At the age of four, Dogen’s understanding of Chinese poetry immediately showed that he was not going to be an ordinary human being. From that very age his behavior was not that of a mediocre child; he behaved like a buddha, so serene, so graceful, not interested in toys. All children are interested in toys, teddy-bears…who cares about poetry?
But, fortunately or unfortunately, his father died when he was only two years old and his mother died when he was seven. Dogen used to say later on to his disciples, when he became a fully-fledged master in his own right, that everybody thought it was a misfortune: “What will happen to this beautiful, intelligent child?” But in his deepest heart he felt it was an opportunity; now there was no barrier.
Modern psychologists will perhaps understand it: you may be grown up – fifty, sixty, seventy – your father and mother may be dead…still they dominate you in a very psychological way. If you silently listen to the voices within you can work out that, “This voice comes from my father, or from my mother, or from my uncle, or from my teacher, or from the priest.”
Dogen used to say, “It was a great opportunity that both the people who could have distracted me, who loved me and I loved them…and that was the danger. They died at the right time. I am infinitely grateful to them just because they died at the right time without destroying me.”
It is something very strange for a seven-year-old child to understand this. It has been discovered only now by the psychologists that man’s greatest barriers are the father, the mother. If you want to be a totally free consciousness you have to drop, somewhere on the way, your teddy-bears, your toys, the teachings that have been forced upon you. They have all been of good intent, there is no question about it, but as it is said in an ancient proverb, “The path to hell is paved with good intentions.”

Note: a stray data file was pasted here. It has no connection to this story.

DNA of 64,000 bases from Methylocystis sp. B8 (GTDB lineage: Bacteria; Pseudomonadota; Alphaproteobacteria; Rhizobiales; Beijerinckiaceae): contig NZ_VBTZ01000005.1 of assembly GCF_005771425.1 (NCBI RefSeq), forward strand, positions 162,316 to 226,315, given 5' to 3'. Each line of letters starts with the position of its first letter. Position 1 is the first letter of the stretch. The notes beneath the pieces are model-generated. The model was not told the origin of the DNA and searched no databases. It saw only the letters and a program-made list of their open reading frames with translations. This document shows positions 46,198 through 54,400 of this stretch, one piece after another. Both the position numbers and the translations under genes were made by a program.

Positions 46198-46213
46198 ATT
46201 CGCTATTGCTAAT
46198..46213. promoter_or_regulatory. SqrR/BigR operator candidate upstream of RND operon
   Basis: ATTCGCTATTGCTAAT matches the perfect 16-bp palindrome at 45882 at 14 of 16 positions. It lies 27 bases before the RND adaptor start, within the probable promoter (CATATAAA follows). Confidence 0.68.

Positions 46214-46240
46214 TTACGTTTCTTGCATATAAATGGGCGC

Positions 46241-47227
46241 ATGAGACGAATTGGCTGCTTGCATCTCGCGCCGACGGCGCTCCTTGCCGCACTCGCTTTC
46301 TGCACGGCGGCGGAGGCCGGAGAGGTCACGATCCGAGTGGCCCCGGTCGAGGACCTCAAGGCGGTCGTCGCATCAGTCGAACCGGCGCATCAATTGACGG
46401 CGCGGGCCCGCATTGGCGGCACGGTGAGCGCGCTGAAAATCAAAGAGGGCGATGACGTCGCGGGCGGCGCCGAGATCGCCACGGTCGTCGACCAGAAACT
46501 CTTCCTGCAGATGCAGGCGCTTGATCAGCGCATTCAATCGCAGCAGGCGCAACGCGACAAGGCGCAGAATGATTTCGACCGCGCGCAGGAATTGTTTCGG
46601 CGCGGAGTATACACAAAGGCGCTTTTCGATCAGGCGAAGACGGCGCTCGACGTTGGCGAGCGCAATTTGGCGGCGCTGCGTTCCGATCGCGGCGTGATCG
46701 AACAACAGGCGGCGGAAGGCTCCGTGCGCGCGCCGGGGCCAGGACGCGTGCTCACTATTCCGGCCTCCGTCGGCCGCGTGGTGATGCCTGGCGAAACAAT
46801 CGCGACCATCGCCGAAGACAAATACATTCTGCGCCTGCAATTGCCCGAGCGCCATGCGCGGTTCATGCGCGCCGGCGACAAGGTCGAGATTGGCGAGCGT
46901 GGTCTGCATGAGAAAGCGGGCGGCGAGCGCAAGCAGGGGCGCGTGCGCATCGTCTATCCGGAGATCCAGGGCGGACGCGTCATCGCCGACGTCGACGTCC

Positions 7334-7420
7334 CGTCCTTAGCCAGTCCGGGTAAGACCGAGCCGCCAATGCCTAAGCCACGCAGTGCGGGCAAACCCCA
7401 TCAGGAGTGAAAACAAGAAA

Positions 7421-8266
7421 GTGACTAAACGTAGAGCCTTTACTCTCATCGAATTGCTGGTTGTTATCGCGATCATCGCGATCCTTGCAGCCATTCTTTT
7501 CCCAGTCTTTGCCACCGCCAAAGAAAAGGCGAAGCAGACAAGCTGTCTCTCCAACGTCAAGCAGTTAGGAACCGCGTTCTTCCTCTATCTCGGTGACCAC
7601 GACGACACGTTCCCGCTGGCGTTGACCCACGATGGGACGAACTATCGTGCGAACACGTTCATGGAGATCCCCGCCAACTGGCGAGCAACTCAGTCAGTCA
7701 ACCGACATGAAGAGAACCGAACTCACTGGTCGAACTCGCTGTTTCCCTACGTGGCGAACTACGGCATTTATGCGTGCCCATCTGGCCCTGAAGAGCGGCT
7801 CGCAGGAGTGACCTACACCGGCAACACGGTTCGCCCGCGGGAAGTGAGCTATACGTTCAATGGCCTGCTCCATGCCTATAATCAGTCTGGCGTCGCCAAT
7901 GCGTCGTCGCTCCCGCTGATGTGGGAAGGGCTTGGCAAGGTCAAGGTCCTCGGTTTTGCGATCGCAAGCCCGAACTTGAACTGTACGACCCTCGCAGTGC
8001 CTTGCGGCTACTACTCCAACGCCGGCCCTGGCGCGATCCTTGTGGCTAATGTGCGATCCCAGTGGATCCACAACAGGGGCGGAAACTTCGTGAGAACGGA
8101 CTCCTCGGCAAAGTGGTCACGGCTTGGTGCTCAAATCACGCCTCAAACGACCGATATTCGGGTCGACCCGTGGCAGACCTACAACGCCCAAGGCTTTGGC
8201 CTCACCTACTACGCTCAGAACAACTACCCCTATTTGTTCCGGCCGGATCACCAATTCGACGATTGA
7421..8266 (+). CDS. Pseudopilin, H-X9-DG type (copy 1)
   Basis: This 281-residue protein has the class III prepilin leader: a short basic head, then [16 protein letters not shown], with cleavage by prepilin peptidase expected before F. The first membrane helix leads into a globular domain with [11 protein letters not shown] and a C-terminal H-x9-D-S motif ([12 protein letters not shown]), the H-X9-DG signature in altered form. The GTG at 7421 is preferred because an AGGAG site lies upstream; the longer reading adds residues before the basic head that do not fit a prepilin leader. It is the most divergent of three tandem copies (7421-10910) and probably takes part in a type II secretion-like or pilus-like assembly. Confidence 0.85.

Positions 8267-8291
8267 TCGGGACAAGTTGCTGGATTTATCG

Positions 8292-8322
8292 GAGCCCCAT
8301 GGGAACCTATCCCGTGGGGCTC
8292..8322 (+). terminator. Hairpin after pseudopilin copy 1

Just good intentions are not enough; what is needed is a conscious intention, which is very rare. To find a father and mother with a conscious meditative energy is just hoping for the hopeless.
When his mother died Dogen was translating the most significant Buddhist scripture, Abhidharma – “the essence of religion” – from Chinese into Japanese. He showed every sign of a tremendous future. And at the age of seven, when his father and mother had both died, the first thing he did – which is unbelievable – was to become a sannyasin. Even the neighbors, relatives, could not believe it. And Dogen said, “I will not miss this opportunity. Perhaps if my father and mother were alive, I might not have left the world in search of truth.” He became a sannyasin and started searching for the master.
There are two kinds of seekers who become interested in truth. One starts looking for scriptures: he may become a great intellectual, he may become a giant, but inside there will be darkness. All his light is borrowed, and a borrowed light is not going to help in the real crises of life.